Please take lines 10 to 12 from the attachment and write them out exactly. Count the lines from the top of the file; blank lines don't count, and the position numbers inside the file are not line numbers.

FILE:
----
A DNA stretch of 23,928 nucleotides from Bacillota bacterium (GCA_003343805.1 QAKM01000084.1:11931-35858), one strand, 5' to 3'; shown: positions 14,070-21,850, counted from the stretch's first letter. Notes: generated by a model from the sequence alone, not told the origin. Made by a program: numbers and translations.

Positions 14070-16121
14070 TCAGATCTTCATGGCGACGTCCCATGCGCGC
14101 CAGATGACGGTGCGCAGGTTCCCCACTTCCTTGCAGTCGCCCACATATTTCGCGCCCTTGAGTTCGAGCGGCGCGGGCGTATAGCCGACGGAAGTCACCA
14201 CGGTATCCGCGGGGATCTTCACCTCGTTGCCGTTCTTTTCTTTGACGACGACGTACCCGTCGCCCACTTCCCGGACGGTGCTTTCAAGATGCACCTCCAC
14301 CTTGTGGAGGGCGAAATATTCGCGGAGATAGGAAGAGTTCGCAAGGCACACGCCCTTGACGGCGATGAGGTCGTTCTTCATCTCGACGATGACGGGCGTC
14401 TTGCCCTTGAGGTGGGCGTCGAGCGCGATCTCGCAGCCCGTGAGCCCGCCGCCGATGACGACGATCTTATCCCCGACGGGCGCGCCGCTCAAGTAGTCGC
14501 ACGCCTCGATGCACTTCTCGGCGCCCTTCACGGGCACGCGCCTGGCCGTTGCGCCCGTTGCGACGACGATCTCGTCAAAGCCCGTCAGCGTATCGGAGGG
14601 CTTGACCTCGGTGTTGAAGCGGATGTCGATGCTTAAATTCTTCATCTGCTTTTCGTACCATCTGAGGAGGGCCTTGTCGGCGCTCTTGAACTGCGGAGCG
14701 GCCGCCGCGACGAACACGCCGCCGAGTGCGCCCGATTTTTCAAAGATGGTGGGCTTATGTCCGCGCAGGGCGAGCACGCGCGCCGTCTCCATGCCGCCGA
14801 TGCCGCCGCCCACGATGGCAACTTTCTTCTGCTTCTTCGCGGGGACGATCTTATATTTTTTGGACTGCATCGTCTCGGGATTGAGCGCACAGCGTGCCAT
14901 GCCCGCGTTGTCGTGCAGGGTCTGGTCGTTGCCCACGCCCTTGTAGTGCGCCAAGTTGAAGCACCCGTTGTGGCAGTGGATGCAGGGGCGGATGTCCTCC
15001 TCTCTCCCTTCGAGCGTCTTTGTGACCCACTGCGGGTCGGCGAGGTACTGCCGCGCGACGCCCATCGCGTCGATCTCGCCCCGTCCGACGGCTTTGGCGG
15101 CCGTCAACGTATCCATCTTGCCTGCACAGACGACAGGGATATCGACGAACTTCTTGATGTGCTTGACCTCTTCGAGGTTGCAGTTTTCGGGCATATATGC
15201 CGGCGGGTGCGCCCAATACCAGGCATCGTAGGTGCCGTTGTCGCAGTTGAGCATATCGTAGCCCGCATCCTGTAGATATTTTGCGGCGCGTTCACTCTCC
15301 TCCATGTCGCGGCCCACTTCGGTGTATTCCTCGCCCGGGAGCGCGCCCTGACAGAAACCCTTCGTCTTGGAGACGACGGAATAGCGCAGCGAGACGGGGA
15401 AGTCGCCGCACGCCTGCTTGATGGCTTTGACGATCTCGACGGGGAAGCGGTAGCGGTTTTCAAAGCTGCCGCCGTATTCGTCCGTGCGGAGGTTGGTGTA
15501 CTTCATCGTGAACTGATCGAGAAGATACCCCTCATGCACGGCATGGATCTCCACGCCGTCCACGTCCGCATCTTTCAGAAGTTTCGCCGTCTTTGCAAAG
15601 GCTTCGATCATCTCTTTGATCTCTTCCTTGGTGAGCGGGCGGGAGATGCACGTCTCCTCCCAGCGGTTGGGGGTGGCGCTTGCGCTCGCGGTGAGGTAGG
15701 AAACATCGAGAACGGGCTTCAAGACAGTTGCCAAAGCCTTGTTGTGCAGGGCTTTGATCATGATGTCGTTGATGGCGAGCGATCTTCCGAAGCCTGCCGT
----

14701 GCCGCCGCGACGAACACGCCGCCGAGTGCGCCCGATTTTTCAAAGATGGTGGGCTTATGTCCGCGCAGGGCGAGCACGCGCGCCGTCTCCATGCCGCCGA
14801 TGCCGCCGCCCACGATGGCAACTTTCTTCTGCTTCTTCGCGGGGACGATCTTATATTTTTTGGACTGCATCGTCTCGGGATTGAGCGCACAGCGTGCCAT
14901 GCCCGCGTTGTCGTGCAGGGTCTGGTCGTTGCCCACGCCCTTGTAGTGCGCCAAGTTGAAGCACCCGTTGTGGCAGTGGATGCAGGGGCGGATGTCCTCC